David: And so when you compare it to puberty, that makes a lot of sense to me. Because it’s like adolescence. Adolescence can get very irritable for no reason at all, right?

Jed: Exactly. We recognize, as we get older,  and what the research found was that the chief symptoms that we are seeing in men and women is changes in sexuality. In male cases you have a loss of libido and sexual desire in many cases; a loss of erectile function. Irritability is one of the chief symptoms, as I said, that led to the second round of research on irritable male syndrome. A lack of energy where you just feel fatigued and tired, even though you may be exercising and eating well, you still may feel overwhelmed.

Heightened stress levels that affect, again, mind, body and spirit. And the good news is that all of these things can be treated. We have a whole program that looks at hormones, that looks at diet, which looks at exercise, looks at relationship and people don’t have to suffer. They don’t have to lose their sexuality and they don’t have to suffer the irritability that so undermine good relationships.

David: So we’re not treating everything as your doctor would, everything gets treated under the aegis of one pill, to solve all, or two pills to solve all. You feel that there is more than just adding a hormone to your day.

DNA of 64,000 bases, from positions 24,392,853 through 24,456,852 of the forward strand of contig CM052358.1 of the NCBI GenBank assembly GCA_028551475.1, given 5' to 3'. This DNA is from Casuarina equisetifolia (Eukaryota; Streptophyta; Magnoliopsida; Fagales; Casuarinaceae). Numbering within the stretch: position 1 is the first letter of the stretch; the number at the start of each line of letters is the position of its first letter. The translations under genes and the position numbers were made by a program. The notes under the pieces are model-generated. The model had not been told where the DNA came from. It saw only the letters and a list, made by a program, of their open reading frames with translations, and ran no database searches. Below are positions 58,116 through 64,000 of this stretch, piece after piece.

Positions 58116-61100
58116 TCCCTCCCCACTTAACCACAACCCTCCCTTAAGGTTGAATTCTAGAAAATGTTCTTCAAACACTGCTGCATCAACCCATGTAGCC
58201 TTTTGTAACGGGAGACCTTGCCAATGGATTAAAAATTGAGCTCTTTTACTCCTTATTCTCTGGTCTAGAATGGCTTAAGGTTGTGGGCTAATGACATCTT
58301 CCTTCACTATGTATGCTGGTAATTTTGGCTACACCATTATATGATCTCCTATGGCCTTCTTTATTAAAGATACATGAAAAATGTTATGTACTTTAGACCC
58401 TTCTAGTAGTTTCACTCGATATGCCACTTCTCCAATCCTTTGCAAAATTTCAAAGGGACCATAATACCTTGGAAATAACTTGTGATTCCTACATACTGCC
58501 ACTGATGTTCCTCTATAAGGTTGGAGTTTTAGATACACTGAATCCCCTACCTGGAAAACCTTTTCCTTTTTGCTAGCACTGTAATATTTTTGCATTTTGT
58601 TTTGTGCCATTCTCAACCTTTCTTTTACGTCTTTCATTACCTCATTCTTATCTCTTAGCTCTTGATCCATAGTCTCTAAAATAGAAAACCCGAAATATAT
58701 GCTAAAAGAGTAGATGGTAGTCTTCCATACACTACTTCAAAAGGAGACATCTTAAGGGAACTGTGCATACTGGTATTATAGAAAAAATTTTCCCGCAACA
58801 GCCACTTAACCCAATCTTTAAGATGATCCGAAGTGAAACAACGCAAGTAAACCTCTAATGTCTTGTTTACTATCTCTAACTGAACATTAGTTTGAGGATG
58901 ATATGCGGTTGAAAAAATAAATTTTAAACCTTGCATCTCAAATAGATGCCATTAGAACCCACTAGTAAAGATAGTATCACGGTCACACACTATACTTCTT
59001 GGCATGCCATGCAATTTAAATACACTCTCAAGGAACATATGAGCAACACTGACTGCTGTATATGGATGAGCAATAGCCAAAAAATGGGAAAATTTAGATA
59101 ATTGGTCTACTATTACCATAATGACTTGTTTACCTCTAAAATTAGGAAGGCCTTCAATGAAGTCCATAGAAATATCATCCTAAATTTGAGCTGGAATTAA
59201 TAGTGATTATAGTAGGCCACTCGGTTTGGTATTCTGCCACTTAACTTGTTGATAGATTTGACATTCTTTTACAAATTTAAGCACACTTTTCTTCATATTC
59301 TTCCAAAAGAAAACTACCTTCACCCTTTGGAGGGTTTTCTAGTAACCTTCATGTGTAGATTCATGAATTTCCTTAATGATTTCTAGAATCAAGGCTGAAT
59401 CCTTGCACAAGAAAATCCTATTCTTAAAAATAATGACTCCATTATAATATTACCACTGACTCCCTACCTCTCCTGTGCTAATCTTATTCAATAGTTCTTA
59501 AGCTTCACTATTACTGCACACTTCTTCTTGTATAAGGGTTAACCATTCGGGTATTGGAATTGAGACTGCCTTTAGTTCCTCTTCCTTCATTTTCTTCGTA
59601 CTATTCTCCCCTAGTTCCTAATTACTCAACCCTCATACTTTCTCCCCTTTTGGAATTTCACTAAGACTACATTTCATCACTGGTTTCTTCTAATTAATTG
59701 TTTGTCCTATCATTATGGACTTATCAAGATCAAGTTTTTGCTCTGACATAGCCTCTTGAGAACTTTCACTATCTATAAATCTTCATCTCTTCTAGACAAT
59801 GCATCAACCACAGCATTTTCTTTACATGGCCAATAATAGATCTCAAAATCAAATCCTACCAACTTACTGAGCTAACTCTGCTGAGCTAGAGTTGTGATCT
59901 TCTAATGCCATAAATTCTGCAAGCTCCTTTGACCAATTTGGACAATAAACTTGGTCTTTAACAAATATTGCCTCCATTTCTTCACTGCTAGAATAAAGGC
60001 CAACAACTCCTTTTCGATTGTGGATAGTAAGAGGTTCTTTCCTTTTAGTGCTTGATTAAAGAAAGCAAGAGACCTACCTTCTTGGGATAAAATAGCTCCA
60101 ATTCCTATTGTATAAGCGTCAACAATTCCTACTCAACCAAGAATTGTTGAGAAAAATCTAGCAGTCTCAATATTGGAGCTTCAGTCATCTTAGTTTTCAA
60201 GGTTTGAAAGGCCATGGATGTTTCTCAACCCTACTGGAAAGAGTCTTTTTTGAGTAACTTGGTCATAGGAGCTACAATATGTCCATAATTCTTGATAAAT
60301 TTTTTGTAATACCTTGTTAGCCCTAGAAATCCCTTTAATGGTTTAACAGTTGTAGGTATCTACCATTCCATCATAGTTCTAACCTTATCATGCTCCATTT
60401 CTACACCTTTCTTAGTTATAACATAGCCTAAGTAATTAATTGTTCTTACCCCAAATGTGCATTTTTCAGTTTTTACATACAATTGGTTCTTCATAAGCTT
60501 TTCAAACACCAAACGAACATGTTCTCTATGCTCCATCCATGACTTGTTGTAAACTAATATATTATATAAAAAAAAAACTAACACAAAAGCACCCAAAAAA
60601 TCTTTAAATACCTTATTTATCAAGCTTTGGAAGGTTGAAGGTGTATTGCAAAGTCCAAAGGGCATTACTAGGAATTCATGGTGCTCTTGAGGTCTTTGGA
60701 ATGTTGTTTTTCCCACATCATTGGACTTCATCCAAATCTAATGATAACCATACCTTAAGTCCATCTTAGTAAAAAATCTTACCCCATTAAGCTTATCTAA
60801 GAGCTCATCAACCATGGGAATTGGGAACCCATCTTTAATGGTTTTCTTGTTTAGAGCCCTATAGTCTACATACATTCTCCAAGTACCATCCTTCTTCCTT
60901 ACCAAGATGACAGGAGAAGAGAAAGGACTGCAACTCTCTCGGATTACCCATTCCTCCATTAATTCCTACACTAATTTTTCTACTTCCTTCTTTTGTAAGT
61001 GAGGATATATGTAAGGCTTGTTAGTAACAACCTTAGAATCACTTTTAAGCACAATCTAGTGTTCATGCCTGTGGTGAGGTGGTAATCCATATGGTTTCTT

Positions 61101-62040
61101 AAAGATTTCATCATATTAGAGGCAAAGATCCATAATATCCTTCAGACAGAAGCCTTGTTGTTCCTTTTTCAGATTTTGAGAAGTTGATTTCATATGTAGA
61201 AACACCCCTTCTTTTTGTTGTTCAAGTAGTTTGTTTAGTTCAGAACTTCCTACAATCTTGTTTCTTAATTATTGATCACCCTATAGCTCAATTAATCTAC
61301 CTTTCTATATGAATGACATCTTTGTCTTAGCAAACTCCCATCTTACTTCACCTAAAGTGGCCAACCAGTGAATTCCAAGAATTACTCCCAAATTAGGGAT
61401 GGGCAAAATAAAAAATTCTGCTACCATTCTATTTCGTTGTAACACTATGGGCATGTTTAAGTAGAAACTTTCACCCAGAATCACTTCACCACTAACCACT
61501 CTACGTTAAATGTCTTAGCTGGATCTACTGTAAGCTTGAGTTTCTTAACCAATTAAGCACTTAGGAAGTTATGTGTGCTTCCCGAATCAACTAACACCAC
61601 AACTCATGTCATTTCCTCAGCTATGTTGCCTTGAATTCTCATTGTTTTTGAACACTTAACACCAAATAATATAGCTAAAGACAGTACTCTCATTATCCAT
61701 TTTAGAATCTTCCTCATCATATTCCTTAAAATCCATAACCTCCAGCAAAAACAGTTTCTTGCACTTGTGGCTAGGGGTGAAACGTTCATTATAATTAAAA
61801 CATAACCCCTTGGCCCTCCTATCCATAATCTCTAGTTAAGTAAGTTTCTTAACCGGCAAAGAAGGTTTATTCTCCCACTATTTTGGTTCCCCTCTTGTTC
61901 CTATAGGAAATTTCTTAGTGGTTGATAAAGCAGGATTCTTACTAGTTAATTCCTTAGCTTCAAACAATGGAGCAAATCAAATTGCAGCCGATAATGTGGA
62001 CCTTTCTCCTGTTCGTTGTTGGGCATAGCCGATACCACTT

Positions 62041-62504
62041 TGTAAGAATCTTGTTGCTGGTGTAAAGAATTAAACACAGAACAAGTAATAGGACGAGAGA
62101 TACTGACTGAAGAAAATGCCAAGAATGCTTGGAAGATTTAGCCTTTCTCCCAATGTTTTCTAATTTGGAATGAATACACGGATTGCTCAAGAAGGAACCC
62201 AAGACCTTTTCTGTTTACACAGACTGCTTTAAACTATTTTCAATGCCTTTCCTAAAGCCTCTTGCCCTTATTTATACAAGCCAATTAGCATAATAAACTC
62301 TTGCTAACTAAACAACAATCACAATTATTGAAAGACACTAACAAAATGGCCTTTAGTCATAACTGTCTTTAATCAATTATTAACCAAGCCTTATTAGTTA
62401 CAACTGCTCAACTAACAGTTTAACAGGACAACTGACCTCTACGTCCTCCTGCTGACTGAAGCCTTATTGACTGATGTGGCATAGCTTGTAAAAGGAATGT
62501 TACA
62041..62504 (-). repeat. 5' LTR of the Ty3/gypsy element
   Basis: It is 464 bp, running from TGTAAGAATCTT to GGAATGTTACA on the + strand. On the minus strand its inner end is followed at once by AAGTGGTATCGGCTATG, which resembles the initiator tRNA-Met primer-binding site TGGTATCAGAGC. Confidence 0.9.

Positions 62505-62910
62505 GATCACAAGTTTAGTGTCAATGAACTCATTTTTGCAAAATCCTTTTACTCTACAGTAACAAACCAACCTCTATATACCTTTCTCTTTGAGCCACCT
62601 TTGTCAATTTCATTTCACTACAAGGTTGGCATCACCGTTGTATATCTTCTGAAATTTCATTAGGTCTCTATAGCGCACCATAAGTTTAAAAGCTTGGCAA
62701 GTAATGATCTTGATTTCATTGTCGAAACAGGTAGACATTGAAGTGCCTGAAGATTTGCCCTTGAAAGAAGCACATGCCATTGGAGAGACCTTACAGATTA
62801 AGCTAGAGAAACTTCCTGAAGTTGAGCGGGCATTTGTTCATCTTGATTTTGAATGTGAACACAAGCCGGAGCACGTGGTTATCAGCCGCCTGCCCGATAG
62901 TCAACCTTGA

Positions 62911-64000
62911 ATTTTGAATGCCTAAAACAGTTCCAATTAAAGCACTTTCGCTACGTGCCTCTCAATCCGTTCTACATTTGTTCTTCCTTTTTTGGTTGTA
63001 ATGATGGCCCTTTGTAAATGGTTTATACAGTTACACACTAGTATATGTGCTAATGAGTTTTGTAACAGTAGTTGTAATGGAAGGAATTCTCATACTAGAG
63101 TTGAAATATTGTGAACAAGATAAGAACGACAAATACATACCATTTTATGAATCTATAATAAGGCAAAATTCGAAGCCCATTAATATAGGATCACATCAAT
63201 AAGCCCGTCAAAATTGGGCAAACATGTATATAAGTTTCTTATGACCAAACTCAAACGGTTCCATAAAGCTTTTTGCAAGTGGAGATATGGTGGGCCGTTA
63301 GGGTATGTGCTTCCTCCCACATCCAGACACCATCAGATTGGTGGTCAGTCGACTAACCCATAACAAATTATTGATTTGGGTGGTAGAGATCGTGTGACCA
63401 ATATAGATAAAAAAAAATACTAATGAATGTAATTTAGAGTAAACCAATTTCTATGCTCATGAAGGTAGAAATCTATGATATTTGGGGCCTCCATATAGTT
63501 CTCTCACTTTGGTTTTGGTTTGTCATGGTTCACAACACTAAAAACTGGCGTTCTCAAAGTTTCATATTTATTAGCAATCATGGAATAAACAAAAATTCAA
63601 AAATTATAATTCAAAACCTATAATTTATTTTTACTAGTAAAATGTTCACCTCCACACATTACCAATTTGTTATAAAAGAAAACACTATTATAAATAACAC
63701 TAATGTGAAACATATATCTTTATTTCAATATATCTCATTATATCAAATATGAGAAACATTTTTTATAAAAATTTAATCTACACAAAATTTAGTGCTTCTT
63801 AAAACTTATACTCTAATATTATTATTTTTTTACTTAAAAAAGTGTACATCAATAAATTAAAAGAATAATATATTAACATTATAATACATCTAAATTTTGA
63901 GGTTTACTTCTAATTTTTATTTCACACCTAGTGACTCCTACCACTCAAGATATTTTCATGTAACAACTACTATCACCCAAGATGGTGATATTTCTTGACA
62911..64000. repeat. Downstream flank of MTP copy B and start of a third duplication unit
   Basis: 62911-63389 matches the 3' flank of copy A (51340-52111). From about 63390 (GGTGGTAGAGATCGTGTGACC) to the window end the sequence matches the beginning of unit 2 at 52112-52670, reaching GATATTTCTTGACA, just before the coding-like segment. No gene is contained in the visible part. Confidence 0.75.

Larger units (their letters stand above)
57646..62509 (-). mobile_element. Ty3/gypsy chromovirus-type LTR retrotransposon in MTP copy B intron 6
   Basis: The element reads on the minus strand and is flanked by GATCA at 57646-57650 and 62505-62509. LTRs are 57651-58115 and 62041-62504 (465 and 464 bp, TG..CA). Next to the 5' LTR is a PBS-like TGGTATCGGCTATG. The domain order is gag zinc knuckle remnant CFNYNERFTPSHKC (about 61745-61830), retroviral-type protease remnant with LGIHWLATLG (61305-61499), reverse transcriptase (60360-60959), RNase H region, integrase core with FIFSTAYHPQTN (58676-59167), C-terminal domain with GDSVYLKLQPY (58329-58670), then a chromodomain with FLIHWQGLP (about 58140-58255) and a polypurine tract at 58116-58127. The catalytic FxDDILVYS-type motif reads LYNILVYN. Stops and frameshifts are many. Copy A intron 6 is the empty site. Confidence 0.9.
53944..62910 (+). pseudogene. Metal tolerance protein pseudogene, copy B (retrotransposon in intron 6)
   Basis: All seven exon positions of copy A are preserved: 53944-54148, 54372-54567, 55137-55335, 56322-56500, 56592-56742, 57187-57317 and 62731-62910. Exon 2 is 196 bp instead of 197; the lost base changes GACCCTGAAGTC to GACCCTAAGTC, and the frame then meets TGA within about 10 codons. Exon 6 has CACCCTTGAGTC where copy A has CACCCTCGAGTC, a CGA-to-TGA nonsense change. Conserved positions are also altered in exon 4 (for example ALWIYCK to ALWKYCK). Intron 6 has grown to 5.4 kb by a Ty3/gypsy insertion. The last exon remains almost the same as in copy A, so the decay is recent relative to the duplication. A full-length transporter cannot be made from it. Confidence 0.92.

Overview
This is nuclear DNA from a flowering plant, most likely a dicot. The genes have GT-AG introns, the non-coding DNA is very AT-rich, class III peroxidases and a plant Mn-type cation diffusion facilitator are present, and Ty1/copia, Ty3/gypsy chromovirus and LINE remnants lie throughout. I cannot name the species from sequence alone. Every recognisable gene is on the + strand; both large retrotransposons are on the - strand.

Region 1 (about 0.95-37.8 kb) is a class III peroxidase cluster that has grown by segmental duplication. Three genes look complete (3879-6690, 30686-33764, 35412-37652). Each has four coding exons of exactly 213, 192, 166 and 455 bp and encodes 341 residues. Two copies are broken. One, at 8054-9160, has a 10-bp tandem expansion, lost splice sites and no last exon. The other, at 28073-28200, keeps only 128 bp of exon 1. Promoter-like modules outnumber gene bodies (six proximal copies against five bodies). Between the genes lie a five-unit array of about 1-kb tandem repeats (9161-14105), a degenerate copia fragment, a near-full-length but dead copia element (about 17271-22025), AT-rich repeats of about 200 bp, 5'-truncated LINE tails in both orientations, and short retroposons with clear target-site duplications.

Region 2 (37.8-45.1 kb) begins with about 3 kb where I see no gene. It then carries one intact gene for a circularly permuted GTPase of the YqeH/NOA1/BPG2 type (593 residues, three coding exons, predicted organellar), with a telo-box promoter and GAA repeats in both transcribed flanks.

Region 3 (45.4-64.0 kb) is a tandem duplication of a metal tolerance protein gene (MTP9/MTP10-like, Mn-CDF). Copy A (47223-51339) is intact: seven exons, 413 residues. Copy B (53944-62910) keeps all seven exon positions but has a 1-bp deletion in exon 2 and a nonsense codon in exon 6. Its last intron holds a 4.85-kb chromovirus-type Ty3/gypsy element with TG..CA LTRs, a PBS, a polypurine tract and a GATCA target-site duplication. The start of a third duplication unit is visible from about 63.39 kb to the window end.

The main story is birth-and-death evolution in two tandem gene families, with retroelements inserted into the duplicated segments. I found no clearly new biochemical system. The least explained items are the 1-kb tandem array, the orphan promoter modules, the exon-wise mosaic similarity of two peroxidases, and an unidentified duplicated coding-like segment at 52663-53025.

Jed: Exactly Most of the research on men would conclude either that men don’t go through a change of life since they can continue to reproduce later in life, there must not be anything at all called andropause. That’s one group of doctors.

Second group of doctors say, well yes it does exist and it is only related to loss of testosterone and so the treatment of choice is testosterone replacement. What we do at our clinic and you know I said through my web site where people can get information. We look at all the systems.

We look at the hormonal system. We look at physiology and brain chemistry. We look at the sexual relationship. We look at interpersonal relationship. We look at stress levels. We look at a person’s spiritually at this third age time of life. So as we look through all systems, then we come up with a plan that is very specific that may include hormones, it may include exercise. It may include counseling. The good news is that if we balance the various systems in a man’s life all the aspects start to get back on line and the 50, 60, 70 and 80s can be rather than the beginning of the end, can be the end of the beginning. The end of the first stage of life and the entering the third age stage of life that can be so vital.